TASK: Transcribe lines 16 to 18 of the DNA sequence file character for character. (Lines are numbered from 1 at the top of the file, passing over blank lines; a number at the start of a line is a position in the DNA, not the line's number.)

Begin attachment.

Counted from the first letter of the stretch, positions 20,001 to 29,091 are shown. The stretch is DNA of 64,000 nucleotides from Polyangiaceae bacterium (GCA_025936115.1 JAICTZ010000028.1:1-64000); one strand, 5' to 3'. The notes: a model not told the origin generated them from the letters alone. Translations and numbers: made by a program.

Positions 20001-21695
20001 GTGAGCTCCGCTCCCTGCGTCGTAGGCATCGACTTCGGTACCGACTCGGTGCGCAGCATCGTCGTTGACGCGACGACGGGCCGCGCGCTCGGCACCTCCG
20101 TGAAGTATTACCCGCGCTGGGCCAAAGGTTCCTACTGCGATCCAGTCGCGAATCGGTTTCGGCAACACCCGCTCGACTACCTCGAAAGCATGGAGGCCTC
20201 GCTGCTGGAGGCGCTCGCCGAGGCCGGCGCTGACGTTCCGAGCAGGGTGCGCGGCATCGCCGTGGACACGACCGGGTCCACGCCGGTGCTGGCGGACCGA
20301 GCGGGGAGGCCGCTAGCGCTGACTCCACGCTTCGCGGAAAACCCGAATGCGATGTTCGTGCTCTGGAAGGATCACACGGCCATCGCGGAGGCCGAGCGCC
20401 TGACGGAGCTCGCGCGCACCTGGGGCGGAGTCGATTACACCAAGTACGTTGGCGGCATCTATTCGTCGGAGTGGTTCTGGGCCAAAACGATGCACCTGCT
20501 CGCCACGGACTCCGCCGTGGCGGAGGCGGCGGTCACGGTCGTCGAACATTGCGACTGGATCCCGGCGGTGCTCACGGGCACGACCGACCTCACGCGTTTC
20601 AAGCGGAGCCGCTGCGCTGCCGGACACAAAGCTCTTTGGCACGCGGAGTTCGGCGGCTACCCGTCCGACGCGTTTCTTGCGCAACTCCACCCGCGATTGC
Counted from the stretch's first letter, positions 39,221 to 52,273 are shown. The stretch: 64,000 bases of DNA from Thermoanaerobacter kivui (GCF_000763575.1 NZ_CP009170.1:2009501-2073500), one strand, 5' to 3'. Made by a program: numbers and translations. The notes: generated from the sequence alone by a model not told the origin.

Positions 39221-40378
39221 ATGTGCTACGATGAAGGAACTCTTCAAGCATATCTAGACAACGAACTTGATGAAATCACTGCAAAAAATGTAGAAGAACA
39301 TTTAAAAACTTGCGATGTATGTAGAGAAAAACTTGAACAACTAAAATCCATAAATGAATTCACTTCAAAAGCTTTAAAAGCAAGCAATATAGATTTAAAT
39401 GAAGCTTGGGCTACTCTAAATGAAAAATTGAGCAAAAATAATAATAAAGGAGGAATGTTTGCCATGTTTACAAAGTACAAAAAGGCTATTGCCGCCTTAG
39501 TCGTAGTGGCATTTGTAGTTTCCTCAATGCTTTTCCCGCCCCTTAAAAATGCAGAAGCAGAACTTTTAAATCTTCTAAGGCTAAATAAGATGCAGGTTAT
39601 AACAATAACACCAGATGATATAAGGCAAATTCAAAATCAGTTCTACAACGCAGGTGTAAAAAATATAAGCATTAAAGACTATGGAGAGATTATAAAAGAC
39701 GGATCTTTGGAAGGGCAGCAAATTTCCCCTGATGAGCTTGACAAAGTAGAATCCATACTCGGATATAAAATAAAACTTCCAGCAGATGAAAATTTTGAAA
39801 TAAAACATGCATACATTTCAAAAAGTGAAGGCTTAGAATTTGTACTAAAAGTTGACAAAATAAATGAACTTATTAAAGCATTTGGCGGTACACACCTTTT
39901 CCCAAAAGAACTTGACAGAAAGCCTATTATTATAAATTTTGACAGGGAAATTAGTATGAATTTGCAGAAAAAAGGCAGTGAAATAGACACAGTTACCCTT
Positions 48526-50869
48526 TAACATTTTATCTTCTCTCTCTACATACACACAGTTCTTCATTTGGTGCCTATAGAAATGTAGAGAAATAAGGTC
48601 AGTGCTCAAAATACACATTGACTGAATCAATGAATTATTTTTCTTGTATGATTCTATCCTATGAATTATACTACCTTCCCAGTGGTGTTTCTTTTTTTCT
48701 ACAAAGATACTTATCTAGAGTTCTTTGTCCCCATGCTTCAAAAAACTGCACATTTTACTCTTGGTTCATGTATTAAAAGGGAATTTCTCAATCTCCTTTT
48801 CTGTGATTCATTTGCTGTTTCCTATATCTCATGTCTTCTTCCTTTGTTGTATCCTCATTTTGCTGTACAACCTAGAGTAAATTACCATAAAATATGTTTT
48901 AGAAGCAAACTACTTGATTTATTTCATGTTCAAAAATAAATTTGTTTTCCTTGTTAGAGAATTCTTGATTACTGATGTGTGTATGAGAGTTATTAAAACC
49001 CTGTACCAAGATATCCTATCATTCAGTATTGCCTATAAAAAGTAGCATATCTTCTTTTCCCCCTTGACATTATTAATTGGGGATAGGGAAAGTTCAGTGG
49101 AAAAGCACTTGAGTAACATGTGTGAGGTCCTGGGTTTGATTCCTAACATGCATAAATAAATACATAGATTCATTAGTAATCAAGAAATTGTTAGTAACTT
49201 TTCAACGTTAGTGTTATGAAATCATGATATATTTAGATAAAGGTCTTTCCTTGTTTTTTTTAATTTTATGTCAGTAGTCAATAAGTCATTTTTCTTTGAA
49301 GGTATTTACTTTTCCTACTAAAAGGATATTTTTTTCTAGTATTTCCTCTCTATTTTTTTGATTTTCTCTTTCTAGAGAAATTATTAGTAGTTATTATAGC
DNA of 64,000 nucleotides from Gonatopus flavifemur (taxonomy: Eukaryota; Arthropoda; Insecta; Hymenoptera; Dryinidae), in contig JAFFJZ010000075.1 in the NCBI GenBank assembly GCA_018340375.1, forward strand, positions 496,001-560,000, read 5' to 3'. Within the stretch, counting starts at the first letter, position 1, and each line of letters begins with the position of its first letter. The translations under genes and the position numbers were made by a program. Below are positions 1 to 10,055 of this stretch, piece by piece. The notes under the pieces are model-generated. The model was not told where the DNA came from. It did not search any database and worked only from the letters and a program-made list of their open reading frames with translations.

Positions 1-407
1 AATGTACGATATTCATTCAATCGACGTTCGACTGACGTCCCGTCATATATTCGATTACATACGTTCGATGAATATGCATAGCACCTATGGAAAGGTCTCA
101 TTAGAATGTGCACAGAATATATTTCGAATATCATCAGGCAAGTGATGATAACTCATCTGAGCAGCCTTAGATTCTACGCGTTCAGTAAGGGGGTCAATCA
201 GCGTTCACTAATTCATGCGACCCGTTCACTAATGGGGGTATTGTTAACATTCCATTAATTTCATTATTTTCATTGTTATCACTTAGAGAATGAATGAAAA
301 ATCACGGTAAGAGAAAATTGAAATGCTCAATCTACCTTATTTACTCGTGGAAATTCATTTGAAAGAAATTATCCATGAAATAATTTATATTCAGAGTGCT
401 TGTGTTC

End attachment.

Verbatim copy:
39601 AACAATAACACCAGATGATATAAGGCAAATTCAAAATCAGTTCTACAACGCAGGTGTAAAAAATATAAGCATTAAAGACTATGGAGAGATTATAAAAGAC
39701 GGATCTTTGGAAGGGCAGCAAATTTCCCCTGATGAGCTTGACAAAGTAGAATCCATACTCGGATATAAAATAAAACTTCCAGCAGATGAAAATTTTGAAA
39801 TAAAACATGCATACATTTCAAAAAGTGAAGGCTTAGAATTTGTACTAAAAGTTGACAAAATAAATGAACTTATTAAAGCATTTGGCGGTACACACCTTTT